"there's no knowing the effect of a vote"
Parliament will debate the renewal of Britain's nuclear deterrent. It's a generous concession - it maintains the facade of parliamentary democracy.
Des Browne, Defence Secretary, has followed his leader Tony Blair, promising "a full parliamentary debate" but adding, "We may not need a Parliamentary vote."
This major decision wasn't announced in parliament. There were "indications" from Tony Blair, then a statement in the Mansion House from the heir presumptive, Gordon Brown. Renewal of Trident is decided (work began at Aldermaston months ago) and our elected representatives will one day be allowed to talk about it.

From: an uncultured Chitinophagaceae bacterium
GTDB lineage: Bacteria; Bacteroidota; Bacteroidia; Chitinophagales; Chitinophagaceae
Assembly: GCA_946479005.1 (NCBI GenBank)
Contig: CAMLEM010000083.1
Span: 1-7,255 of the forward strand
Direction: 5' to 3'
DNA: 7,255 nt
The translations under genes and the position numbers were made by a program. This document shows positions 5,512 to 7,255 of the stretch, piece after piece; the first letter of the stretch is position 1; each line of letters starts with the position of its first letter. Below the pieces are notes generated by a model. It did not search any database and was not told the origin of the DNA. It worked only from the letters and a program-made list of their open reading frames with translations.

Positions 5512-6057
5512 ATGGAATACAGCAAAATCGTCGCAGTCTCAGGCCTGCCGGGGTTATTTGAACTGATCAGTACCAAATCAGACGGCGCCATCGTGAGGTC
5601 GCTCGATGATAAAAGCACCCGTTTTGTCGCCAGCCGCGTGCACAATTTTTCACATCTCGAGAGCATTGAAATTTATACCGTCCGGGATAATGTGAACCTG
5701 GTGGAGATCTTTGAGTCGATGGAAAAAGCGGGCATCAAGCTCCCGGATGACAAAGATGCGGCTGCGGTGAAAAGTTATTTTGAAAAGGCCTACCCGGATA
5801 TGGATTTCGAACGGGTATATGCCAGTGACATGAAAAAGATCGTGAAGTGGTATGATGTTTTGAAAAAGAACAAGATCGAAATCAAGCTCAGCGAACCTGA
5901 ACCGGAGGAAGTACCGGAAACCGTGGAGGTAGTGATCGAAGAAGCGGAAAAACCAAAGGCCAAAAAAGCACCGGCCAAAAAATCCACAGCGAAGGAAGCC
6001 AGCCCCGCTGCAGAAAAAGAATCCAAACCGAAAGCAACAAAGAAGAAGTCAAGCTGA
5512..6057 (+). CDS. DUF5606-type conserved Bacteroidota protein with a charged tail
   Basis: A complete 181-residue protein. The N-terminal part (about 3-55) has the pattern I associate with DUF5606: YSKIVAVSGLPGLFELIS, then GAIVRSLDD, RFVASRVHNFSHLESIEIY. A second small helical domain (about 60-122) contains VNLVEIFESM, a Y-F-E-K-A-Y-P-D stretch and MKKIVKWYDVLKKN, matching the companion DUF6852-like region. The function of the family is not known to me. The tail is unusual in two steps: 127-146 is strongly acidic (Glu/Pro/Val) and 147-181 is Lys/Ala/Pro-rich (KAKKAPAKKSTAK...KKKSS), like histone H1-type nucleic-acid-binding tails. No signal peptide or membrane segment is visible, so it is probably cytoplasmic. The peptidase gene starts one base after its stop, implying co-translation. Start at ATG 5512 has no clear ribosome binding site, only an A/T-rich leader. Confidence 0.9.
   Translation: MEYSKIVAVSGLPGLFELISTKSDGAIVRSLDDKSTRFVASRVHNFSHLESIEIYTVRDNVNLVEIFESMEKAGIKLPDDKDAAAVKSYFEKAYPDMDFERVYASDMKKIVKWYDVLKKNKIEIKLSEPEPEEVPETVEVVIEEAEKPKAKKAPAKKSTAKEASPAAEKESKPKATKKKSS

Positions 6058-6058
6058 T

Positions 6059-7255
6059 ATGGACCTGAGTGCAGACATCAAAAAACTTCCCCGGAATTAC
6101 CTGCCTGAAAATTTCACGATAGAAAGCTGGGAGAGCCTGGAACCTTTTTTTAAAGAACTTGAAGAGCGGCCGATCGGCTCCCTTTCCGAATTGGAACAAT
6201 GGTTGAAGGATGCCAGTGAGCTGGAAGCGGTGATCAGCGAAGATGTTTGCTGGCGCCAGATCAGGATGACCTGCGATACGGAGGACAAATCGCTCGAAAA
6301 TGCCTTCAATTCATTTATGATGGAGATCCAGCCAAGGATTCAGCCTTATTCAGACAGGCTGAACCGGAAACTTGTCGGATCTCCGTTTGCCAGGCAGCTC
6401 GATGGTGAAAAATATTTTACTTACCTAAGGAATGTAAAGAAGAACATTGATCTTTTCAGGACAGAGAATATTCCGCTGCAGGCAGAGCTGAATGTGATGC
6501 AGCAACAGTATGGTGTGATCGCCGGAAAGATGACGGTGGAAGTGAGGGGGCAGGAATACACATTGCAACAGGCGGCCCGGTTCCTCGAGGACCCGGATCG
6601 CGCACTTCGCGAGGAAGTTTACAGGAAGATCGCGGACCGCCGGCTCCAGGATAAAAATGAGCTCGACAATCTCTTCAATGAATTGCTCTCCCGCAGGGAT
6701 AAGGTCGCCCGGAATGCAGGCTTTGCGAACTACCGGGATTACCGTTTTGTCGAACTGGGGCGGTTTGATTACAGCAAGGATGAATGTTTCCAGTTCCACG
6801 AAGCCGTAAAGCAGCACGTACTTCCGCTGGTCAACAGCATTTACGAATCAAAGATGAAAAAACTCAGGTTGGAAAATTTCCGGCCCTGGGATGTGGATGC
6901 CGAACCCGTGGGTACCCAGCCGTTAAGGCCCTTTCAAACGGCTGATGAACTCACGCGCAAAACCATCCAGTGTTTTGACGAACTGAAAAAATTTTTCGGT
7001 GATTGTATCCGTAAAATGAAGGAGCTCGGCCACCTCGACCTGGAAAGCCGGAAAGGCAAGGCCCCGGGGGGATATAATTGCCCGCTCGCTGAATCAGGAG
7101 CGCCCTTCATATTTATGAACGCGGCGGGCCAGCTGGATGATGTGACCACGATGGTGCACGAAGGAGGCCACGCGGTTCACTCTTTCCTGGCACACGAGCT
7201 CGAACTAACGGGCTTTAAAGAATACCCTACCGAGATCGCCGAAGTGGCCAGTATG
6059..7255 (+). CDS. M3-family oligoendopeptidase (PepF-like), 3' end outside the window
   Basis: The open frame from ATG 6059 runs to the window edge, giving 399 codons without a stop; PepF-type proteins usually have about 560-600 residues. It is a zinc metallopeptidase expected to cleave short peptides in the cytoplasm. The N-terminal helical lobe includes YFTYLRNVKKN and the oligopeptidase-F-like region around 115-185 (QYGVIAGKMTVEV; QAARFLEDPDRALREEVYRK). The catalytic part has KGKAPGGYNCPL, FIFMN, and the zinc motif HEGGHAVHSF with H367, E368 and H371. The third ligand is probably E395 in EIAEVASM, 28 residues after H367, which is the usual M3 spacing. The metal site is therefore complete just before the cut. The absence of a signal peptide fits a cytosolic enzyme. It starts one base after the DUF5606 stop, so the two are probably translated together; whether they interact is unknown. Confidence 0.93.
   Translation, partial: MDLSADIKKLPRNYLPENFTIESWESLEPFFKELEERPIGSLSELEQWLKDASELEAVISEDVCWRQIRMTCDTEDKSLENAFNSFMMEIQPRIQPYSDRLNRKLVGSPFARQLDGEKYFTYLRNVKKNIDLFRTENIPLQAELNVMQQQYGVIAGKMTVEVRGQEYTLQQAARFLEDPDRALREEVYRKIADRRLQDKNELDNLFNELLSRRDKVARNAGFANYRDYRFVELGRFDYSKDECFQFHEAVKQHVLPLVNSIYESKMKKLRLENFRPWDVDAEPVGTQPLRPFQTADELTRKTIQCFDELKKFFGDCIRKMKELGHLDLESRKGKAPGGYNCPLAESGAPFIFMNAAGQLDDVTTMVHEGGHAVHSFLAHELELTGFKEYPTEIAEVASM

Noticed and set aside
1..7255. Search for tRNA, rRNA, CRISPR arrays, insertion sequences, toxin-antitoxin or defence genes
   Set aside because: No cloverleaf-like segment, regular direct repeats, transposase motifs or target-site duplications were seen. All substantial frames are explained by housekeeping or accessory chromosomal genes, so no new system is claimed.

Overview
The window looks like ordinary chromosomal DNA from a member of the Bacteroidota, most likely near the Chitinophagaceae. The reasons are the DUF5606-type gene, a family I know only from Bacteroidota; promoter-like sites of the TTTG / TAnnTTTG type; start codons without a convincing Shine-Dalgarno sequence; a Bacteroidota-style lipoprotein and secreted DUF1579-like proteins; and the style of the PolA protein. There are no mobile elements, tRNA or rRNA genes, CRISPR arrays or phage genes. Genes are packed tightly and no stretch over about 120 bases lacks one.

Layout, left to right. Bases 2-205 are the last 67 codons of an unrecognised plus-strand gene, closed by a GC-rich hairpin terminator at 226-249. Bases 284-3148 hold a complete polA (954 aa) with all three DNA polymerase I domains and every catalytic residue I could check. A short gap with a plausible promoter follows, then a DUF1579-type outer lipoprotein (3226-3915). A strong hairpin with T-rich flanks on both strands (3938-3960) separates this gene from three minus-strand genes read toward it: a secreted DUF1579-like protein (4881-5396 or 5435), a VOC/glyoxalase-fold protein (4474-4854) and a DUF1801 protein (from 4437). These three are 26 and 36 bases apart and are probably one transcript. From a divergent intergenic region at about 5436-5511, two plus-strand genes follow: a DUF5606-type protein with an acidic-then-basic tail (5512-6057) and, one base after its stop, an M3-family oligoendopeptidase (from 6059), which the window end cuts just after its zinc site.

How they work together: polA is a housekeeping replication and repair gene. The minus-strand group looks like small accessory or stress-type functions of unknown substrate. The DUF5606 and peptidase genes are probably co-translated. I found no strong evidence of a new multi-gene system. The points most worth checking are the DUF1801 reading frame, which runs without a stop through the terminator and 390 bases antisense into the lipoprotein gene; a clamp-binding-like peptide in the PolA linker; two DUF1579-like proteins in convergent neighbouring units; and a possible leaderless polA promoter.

Do we need a nuclear deterrent in "the war against terror" when we are told we are fighting groups rather than nations? (Nations are still invaded and bombed.) Once we were told that "mutual assured destruction" would save the world. Now political leaders argue for pre-emptive strikes.
In the new climate, the need for public and parliamentary debate seems clear. The public don't vote for the Prime Minister but for Members of Parliament, whose power diminishes daily. If we or our representatives are ignored, democracy is lessened. Our role as electors lacks purpose. We are merely the governed.